Computational Biology of Embryonic Stem Cells

Image-Enhanced Systems Biology: A Multiscale, Multidimensional Approach to Modeling and Controlling Stem Cell Function

Author(s): George Plopper, Melinda Larsen and Bülent Yener

Pp: 71-87 (17)

DOI: 10.2174/978160805025311201010071

* (Excluding Mailing and Handling)


The promise of stem cell-based therapy is predicated on harnessing the plasticity of stem cell phenotypes to repair or replace damaged tissues. As technologies for detecting, isolating, modifying, tracking, and even inducing stem cells improve, the very definition of what constitutes a stem cell is now an open question. Addressing this fundamental problem has triggered an explosion of activity that spans the entire breadth of biological fields, from molecular biology to population biology. While this has clearly increased the gross amount of information concerning stem cells, its net impact is limited by a lack of integrative multiscale models that are readily accessible to researchers from many disciplines. The field of embryonic stem (ES) cell biology is a good example of the strengths and limitations of the segregative reductionist approach. The goal of this brief review is to highlight some of the most promising recent advances in embryonic stem cell research, with an emphasis on how data gathered from one level can benefit research across multiple scales.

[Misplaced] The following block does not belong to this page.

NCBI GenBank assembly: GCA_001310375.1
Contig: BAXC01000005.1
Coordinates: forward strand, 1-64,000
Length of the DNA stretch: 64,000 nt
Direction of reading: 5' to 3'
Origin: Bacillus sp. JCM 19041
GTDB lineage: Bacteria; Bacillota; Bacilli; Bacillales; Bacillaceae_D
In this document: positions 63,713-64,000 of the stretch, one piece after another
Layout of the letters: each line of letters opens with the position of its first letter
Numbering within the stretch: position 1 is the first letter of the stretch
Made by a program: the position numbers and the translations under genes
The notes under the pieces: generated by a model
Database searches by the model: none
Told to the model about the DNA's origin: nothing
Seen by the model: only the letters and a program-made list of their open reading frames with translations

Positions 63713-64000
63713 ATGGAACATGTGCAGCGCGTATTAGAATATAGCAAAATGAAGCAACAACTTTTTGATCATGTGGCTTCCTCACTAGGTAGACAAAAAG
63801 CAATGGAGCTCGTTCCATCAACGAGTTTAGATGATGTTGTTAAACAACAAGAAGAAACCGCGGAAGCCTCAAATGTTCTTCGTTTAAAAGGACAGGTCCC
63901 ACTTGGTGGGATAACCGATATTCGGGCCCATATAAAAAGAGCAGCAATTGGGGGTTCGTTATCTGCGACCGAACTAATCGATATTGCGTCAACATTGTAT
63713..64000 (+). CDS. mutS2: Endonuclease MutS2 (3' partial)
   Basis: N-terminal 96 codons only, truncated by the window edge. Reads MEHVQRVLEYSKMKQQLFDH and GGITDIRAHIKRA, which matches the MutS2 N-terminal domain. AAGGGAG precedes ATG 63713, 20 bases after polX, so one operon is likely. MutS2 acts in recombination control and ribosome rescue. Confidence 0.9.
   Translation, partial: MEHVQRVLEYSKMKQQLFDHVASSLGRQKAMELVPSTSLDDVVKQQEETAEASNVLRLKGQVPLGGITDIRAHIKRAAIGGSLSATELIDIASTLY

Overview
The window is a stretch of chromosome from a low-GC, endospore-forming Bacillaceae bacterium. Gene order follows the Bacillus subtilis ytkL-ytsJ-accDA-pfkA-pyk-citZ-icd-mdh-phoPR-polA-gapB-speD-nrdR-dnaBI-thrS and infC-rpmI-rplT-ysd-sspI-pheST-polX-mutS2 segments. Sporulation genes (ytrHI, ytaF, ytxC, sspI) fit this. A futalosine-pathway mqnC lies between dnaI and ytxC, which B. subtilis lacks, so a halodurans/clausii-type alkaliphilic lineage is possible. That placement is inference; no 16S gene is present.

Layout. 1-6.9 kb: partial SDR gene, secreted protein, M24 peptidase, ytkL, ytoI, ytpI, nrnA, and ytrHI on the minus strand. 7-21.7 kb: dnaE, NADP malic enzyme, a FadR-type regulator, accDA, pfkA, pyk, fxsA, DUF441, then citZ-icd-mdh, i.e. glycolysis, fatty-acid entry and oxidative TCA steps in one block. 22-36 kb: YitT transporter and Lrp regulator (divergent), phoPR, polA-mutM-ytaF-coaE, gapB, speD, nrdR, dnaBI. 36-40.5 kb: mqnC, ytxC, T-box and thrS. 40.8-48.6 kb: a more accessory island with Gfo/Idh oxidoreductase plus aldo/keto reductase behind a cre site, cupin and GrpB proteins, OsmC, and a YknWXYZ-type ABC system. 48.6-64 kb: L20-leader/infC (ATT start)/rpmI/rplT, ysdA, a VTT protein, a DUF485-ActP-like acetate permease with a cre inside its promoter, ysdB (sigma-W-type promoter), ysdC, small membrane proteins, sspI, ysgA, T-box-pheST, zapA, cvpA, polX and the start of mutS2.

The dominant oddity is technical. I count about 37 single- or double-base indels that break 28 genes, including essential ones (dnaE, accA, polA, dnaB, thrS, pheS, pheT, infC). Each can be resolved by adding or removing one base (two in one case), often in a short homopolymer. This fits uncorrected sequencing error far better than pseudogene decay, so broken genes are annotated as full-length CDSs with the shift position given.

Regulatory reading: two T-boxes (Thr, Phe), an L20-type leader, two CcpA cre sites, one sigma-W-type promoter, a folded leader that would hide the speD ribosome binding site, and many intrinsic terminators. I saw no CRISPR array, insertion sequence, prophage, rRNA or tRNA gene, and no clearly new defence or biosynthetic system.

Keywords: Multiscale modeling, embryonic stem cells, concurrent methods, hierarchical methods, systems biology, design optimization, feature selection, cellgraphs, induced pluripotent stem cells, supervised learning, machine learning, stem cell niche, imaging, graph theory, tissue modeling Tissue structure/function, cell-cell communication.

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